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By far the number one question I get asked on a regular basis is some variation of “how to boost credit score fast”! Its no wonder why the public’s view on credit scoring and debt is so skewed, remember public perception of topics is based on their understanding of it- hence the divide in good/bad ideals.
I think a great place to start this guide is to thoroughly go over all the “basics” and pieces of a credit score and break down how these are really used in the primary scoring models.
Fun Fact: Did you know there are 11 scoring models actively used and supported by lending institutions all over the US? From 16 models of the FICO model to VantageScore 2.0-4.0, they all look at the same variables just put weight on different aspects of it.
Since there are multiple models used in scoring of someone’s credit profile I will be covering the two major systems which are VantageScore and FICO. FICO by far is the most widely used by banks and lending institutions so lets start there. Your credit score rating works off of what are called credit score ranges, which determine your credit worthiness.
FICO Scoring Explained
As I mentioned above FICO has many different scores for you that are tailored to specific lending purposes, such as mortgages, loans and credit cards. You can see this in your Experian account if you click over to the “FICO scores” page.
“It’s probably the No. 1 or No. 2 misunderstanding about credit scores that there (isn’t) more than one FICO score,” says Kenneth Lin, CEO of consumer finance and technology company Credit Karma. “A consumer literally has three to four dozen FICO credit scores.”
The first FICO scores were started in 1989, which originally set out to predict the likelihood a consumer would become 90 days behind on payments over the next 24 months on different debt types. Since then many changes have been made to the new versions which have worked their way up to FICO 9.0 now.
For example, FICO 8 which was introduced in 2009 in the midst of the Great Financial Crisis (GFC) penalizes isolated late payments less than previous scores, but punishes high balances on credit cards more. It ignores collection claims less than $100 and it reduced the benefits of authorized user accounts.
FICO 9, which has been available since 2015, treats medical debts less severely and bypass paid collection accounts entirely.
Most people don’t know this but in the summer of 2020, they will start rolling out FICO 10, more on that in a few minutes- lets take a step back here and talk over the main ranking factors that FICO uses, aka the pie chart!
This is how FICO ranks your credit factors!
So just by looking at that chart we see that 65% of your score is based on utilization and payment history, so if you just focused on those two you would be ahead of 90% of credit profiles! More on this later
FICO 10 Changes
There are in fact 3 big changes I want to talk about with FICO 10 which should be very concerning to your average joe!
- Profile Snapshot- Creditors will be able to look back and see 24 months of payment history which they will take into consideration when approving/denying cards and loans. This means that if you run up your card and then pay it off by the time statement dates hit, you could be looked at as higher risk because you are using more of your available credit.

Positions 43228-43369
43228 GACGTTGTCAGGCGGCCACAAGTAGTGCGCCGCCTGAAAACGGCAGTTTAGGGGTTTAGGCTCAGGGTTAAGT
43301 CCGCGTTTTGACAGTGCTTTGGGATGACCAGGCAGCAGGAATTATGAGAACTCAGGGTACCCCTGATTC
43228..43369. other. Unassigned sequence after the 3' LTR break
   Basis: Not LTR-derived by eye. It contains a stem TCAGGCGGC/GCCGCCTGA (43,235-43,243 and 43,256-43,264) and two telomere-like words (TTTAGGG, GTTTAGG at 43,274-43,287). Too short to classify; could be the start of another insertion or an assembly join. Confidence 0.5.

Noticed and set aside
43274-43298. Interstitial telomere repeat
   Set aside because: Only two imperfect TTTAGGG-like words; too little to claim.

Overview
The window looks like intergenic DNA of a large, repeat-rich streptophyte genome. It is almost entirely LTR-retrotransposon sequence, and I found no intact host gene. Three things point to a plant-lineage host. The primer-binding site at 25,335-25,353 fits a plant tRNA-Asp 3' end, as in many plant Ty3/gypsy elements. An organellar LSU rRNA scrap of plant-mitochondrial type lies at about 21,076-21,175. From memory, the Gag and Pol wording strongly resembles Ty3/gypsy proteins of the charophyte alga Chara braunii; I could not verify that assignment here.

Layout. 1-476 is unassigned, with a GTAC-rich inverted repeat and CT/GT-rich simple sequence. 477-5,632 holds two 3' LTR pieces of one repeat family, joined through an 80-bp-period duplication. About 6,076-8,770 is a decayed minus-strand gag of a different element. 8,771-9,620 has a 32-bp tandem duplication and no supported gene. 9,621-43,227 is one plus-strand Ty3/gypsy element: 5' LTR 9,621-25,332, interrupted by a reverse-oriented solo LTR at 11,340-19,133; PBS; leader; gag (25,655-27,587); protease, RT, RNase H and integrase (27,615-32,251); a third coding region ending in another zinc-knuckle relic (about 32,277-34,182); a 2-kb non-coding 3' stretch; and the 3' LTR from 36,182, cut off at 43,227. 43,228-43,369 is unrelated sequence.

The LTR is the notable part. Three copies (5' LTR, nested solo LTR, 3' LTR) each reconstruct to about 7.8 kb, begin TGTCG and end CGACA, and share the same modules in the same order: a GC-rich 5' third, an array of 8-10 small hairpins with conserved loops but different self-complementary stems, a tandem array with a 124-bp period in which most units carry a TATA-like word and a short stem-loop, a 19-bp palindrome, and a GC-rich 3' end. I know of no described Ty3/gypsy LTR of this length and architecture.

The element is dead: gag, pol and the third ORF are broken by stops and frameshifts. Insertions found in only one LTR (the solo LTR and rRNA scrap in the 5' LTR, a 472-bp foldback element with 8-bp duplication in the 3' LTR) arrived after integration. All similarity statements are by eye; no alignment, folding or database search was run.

A strategy I strongly advise clients is to actively be adding tradelines till you have enough open (20+) that you can balance tens of thousands in spend across your cards without going over 10% usage. So this strategy will work even better with the FICO 10 changes.
- Rate of Credit Change- FICO 10 will also report and track the rate of credit you’re getting over time and weigh that into the decision process. For example sites like Prosper, Upgrade and Marcus By Goldman offer balance transfer personal loans to knock out high interest credit cards, so this will be tracked now and your score will be negatively impacted if you run out after getting that loan, get a bunch of new credit and max it out. So personal loans will now be taken more serious. In fact, its safe to assume that just getting a personal loan could negatively impact your credit score.
FICO 10 will also pay more attention to patterns in your credit usage and attempt to map that onto a typical bell curve based on age and assumed responsbilities that occur naturally throughout life (getting married, home purchase, cars, kids etc) and they will be looking for that natural growth. This means it will officially root out any nefarious companies that claim to add debt to your credit profile as that will no longer work.
- Short Term High Balances- This will not be penalized, so if you have a big one time purchase, or end of the year tax payment to make and max out the card, that will be taken into consideration better than it was before and won’t negatively impact your score. Remember they are looking at consistency here which is how/why they can write off a one-time event.
Key Takeaway: FICO 10 will be more pivoting into better credit management, keeping utilization lower and paying on time which means that overall great financial habits will be rewarded.
Vantage Scoring Explained
Since FICO is the primary model used (over 90% of top lenders use according to Credit Karma), I spent the most time there but lets now turn our attention onto the Vantage scoring model which is also important to understand the subtle differences. VantageScore model was created in 2006 by the major consumer credit bureaus Experian. Transunion and Equifax- to create a “more predictive scoring model that is easy to understand and apply”.